Members traded in their boots and suspenders for shorts and wifebeaters. They were influenced by other criminals in state prisons. They looked and acted like any other gangbanger, focusing primarily on money. SMSH broke down on two sets, which were filled up with younger members. One was the Slater Avenue Skinheads, who used a crucified skinhead as their logo. They were active around Slater Avenue. The other one was Dogtown Skinheads, who used a dog's head as their symbol, with swastikas in its eyes. They were active throughout the Verona Beach area. Members were expected to put in work for their gang.
In 1999, the NLR was classified as a prison gang, which meant all of their members in prison were sent to the security housing unit on a twenty three hour lockdown. This caused a lot of members to drop out, as they couldn't function on the general population yards. The AB gave the keys to PENI, who were expected to be the new soldiers on the yards and streets. PENI started calling shots and recruiting from smaller white gangs, such as SMSH. Many members of SMSH soon became PENI members. The two sides are closely aligned and collaborate in crime. Both gangs became involved in more advanced crime.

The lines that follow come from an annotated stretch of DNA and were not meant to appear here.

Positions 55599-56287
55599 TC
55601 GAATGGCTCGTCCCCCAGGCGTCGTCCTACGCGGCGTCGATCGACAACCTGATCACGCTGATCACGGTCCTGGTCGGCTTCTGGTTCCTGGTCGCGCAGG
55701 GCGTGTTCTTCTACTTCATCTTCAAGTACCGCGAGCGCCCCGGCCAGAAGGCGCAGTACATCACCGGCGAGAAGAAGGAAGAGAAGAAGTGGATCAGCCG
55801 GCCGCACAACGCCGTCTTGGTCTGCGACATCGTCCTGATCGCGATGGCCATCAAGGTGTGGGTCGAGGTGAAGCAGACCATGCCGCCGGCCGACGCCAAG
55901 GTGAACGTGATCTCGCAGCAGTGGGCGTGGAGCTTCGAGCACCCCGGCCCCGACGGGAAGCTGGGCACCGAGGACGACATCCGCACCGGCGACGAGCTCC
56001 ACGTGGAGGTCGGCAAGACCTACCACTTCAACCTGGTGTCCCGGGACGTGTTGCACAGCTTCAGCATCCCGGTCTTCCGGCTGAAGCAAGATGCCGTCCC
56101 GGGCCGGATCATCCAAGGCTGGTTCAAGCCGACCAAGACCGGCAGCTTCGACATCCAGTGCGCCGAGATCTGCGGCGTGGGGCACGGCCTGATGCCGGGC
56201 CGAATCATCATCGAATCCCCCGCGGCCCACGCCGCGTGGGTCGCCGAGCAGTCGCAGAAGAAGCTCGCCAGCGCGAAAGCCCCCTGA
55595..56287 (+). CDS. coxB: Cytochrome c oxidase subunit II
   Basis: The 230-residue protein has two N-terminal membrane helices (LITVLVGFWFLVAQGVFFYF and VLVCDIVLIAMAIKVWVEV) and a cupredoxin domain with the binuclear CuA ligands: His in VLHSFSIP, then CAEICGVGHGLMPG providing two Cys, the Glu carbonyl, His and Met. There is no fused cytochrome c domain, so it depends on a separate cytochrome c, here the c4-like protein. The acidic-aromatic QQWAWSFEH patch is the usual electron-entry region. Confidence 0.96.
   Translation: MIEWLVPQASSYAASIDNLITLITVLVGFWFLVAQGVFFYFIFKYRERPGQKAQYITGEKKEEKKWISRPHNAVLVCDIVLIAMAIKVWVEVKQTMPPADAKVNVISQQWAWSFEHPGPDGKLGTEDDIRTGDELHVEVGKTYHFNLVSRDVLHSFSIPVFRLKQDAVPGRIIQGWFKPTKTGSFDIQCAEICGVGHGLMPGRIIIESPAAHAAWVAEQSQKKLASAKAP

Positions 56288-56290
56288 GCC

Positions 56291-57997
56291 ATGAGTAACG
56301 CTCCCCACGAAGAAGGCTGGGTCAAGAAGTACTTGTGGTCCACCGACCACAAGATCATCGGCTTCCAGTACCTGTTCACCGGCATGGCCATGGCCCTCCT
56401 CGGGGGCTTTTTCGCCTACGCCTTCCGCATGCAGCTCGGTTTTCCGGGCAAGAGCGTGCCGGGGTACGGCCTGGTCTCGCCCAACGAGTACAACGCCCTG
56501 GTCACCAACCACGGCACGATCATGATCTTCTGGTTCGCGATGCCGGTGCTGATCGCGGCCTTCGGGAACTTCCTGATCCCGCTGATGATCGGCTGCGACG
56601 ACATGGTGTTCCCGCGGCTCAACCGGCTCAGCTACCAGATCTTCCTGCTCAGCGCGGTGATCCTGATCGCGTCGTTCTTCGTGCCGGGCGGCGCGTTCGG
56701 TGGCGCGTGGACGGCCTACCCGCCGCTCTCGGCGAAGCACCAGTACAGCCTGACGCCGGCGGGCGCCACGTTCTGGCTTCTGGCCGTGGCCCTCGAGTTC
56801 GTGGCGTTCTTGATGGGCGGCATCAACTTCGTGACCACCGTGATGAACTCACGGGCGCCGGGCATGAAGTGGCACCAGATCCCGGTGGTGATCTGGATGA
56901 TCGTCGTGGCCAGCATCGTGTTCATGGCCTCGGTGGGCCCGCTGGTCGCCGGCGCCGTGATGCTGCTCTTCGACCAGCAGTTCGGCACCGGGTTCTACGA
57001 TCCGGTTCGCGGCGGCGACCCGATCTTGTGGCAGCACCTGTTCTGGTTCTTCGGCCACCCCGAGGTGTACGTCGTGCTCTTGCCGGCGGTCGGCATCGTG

Throughout the 2000s, prison was like a revolving door for white gang members. The gang life meant that you would end up there one day. Prison was like a fraternity for drug users, who took their newly acquired knowledge and skills back to the streets. SMSH was deeply involved in gang politics, both on prison yards and on the streets. Older SMSH and PENI members were doing work for the AB. If there was anything to be done, they had to handle it. Even if it meant to kill your own. Links were made to motorcycle clubs such as the Hells Angels, and also the Mexican Mafia and Sureno gang members.
The gang still keeps some of their early traditions. White laces worn in boots, mean that the person is a white power skinhead. Red laces worn in boots, mean that the person has spilled blood and most likely assaulted a minority. Because of this, today Santa Maria still has a high rate of hate crimes, because of racist skinhead activity. New members are jumped in as an initiation and have to go through a twenty three second count. You need to be white to join, but there are members who are half-Hispanic and accepted. Occasionally, some SMSH graffiti could still be seen on the walls, something which the city tries to combat.
Today, the gang is still active. Members are in and out of prison. They're criminally active and still part of their communities. The gang has advanced and older members persuade younger members to avoid bringing in any police heat. Crimes can range from petty assault and theft, to advanced white collar crime, such as credit card fraud or counterfeiting. Hate crime still occurs. All members of the gang are considered violent, as it still plays a big part in a gang member's reputation on the streets. PENI are attempting to unite skinhead gangs in southern San Andreas, and bring them under one banner.